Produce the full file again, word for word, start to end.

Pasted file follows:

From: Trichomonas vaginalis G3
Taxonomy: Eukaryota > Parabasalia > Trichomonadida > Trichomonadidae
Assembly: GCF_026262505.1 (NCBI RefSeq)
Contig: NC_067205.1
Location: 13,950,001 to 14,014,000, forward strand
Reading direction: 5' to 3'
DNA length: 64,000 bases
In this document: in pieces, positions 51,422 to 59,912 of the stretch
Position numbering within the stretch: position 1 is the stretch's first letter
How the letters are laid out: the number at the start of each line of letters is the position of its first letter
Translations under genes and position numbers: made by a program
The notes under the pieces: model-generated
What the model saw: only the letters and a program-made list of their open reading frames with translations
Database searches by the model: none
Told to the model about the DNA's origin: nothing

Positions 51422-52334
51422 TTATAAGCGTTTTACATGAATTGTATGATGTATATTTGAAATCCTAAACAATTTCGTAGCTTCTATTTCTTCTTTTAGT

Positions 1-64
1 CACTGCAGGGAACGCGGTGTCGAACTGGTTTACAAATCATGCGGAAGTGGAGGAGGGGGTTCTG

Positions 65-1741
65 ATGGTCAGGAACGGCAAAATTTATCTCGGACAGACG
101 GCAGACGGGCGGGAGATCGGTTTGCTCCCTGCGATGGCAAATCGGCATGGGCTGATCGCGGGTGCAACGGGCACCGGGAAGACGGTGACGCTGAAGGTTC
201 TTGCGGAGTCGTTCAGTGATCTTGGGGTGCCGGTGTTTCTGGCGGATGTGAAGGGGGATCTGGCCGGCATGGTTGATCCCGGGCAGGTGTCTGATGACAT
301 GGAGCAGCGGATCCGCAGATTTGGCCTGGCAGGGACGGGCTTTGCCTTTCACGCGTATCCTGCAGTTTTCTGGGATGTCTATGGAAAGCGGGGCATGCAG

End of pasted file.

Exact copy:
From: Trichomonas vaginalis G3
Taxonomy: Eukaryota > Parabasalia > Trichomonadida > Trichomonadidae
Assembly: GCF_026262505.1 (NCBI RefSeq)
Contig: NC_067205.1
Location: 13,950,001 to 14,014,000, forward strand
Reading direction: 5' to 3'
DNA length: 64,000 bases
In this document: in pieces, positions 51,422 to 59,912 of the stretch
Position numbering within the stretch: position 1 is the stretch's first letter
How the letters are laid out: the number at the start of each line of letters is the position of its first letter
Translations under genes and position numbers: made by a program
The notes under the pieces: model-generated
What the model saw: only the letters and a program-made list of their open reading frames with translations
Database searches by the model: none
Told to the model about the DNA's origin: nothing

Positions 51422-52334
51422 TTATAAGCGTTTTACATGAATTGTATGATGTATATTTGAAATCCTAAACAATTTCGTAGCTTCTATTTCTTCTTTTAGT

Positions 1-64
1 CACTGCAGGGAACGCGGTGTCGAACTGGTTTACAAATCATGCGGAAGTGGAGGAGGGGGTTCTG

Positions 65-1741
65 ATGGTCAGGAACGGCAAAATTTATCTCGGACAGACG
101 GCAGACGGGCGGGAGATCGGTTTGCTCCCTGCGATGGCAAATCGGCATGGGCTGATCGCGGGTGCAACGGGCACCGGGAAGACGGTGACGCTGAAGGTTC
201 TTGCGGAGTCGTTCAGTGATCTTGGGGTGCCGGTGTTTCTGGCGGATGTGAAGGGGGATCTGGCCGGCATGGTTGATCCCGGGCAGGTGTCTGATGACAT
301 GGAGCAGCGGATCCGCAGATTTGGCCTGGCAGGGACGGGCTTTGCCTTTCACGCGTATCCTGCAGTTTTCTGGGATGTCTATGGAAAGCGGGGCATGCAG